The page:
A world traveler shines

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Diego Garcia is a 17-year-old senior at Bishop O'Connell High School in Arlington and a parishioner of St. Joseph Church in Herndon. At an age when most students would be happy with the traditional family vacation at the beach, Garcia has traveled to 52 different countries. And it's not the usual destinations; his favorite place was Egypt, and he just returned from India.

Garcia's mother, Andrea, works for United Airlines and that job has perks. The family, including his father, Jorge, gets to fly anywhere the airline flies, on standby, for a very good fare.

He was in Egypt around the time of Arab Spring, the democratic uprising that began in 2011. He also had a front-row seat to the Palestinian uprising in Israel - the intifada.

Politics, both national and international, has always interested Garcia.

"I love politics," he said. "I'm a news junkie."

This summer he will intern for the House Energy and Commerce Committee.

That passion for politics drove him to run for student body vice president, which he won. He also organized a voter registration effort at the school that got about 86 percent of eligible students registered.

Garcia has been a team member on several academic competition teams. He was a member of O'Connell's Academic WorldQuest team in a regional competition sponsored by the World Affairs Councils of America. The team answered questions on current events and world affairs. In preparation for the competition, Garcia studied the history of Oman. The group came in third among 20 teams from the Washington area.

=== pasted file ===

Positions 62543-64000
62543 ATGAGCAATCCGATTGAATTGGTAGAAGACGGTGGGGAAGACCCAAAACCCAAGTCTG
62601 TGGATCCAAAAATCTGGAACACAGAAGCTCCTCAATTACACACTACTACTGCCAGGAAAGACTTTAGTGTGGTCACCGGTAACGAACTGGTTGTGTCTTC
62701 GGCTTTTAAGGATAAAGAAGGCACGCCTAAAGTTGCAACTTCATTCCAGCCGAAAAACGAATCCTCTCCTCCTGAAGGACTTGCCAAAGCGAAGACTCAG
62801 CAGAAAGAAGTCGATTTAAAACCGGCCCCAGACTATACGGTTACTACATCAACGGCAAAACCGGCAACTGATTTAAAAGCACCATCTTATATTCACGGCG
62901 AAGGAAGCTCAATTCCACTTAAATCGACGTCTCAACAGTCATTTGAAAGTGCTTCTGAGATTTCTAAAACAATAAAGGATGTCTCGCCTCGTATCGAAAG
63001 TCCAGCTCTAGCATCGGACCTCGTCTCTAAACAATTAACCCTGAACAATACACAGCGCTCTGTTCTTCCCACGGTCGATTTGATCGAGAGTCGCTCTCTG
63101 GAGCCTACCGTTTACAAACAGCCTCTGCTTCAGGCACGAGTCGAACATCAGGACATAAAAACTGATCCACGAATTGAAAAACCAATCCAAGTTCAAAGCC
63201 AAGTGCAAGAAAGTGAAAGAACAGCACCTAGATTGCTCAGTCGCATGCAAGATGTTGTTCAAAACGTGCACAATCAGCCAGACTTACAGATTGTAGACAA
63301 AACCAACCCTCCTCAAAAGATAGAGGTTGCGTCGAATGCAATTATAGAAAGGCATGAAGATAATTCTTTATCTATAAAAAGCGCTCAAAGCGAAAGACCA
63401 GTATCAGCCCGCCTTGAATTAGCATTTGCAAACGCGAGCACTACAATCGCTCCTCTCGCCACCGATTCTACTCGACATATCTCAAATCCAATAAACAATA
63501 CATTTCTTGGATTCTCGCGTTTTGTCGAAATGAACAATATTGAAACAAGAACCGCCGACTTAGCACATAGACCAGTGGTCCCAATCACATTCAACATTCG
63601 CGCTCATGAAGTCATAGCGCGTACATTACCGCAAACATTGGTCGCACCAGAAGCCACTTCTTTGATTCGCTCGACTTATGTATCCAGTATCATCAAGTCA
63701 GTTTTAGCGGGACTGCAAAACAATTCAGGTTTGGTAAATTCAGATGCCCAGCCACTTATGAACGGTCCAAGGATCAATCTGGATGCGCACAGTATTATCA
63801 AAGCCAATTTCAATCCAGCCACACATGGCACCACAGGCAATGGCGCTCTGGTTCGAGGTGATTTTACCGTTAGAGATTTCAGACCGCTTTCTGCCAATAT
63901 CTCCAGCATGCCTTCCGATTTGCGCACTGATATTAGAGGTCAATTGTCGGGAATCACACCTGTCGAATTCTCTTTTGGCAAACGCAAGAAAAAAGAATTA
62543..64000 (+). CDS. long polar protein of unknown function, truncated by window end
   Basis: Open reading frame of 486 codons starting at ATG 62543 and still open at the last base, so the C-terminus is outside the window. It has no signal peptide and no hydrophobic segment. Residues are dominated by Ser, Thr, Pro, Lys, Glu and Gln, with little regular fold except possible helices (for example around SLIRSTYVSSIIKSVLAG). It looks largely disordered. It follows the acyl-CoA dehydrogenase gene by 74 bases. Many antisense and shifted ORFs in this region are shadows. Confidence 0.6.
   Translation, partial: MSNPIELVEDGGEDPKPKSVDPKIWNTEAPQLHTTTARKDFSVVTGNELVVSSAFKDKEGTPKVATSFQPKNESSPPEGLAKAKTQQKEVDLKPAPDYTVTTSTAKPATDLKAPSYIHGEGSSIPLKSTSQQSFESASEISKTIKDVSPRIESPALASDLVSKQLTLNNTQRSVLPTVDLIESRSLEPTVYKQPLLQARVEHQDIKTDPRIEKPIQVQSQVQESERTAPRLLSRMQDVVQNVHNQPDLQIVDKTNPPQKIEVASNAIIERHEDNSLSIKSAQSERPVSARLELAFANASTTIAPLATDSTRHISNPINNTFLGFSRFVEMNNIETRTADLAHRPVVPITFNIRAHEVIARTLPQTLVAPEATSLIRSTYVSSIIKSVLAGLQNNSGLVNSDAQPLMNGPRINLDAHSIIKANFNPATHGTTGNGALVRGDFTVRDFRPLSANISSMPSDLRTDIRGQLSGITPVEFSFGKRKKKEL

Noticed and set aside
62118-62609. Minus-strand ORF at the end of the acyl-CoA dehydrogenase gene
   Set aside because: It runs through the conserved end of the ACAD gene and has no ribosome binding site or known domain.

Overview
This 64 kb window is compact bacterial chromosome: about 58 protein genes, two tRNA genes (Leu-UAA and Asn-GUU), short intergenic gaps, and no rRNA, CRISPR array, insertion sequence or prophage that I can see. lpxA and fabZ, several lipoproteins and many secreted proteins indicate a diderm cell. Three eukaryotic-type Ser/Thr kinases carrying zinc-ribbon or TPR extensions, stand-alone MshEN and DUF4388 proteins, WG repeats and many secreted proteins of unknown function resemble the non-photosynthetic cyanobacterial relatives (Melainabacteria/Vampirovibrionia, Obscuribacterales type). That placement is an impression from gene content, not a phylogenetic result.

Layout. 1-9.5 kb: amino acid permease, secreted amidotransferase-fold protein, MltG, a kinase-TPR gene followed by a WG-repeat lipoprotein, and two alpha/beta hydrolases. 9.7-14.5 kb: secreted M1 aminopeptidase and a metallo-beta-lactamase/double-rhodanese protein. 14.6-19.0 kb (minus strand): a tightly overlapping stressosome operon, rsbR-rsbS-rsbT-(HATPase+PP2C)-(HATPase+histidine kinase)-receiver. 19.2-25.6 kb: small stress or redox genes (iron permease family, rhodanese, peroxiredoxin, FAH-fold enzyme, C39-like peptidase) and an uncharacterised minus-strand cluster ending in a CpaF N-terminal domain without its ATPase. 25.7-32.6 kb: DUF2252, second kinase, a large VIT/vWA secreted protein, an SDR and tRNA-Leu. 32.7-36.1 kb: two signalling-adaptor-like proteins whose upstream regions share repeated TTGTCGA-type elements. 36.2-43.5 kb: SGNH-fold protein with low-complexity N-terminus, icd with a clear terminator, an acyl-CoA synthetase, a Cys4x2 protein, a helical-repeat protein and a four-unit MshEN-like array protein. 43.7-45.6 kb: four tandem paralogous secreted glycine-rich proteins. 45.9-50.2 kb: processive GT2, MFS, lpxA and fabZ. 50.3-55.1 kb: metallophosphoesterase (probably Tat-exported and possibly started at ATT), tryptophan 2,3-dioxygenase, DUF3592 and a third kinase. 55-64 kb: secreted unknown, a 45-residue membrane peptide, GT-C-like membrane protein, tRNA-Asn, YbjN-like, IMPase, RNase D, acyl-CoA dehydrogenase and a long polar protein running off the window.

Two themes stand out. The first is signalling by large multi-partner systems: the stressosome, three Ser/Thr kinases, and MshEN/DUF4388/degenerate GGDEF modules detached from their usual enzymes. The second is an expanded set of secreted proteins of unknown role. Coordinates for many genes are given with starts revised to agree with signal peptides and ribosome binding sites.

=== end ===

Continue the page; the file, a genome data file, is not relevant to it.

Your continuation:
Garcia also participated in a business case competition at the University of Virginia. His team analyzed a business model and presented a critique.

As president of the Stock and Finance Club, Diego has a podcast, Knightly News, that gives stock tips and discusses current affairs. The club doesn't invest real money, it's just practice, he said, adding, "It's fun to do the research."

His favorite reading materials are <>The Economist, The Wall Street Journal and The New Yorker.

Academics are always in the forefront for Garcia. He's a National Merit Commended Scholar and he will attend Harvard University this fall to study international relations.

In preparation for college, Garcia will join other incoming freshmen at a special weeklong wilderness program designed to help them adjust to the academic rigors of Harvard. There is, of course, freshman orientation, but this is deeper.

"I feel like the First-Year Outdoor Program will allow me to actually make lasting connections with the people I'll be spending the next four years with," he said.

Garcia said his experiences at O'Connell have shaped him in a positive way.

"(O'Connell) has allowed me to shine," he said.

© Arlington Catholic Herald 2016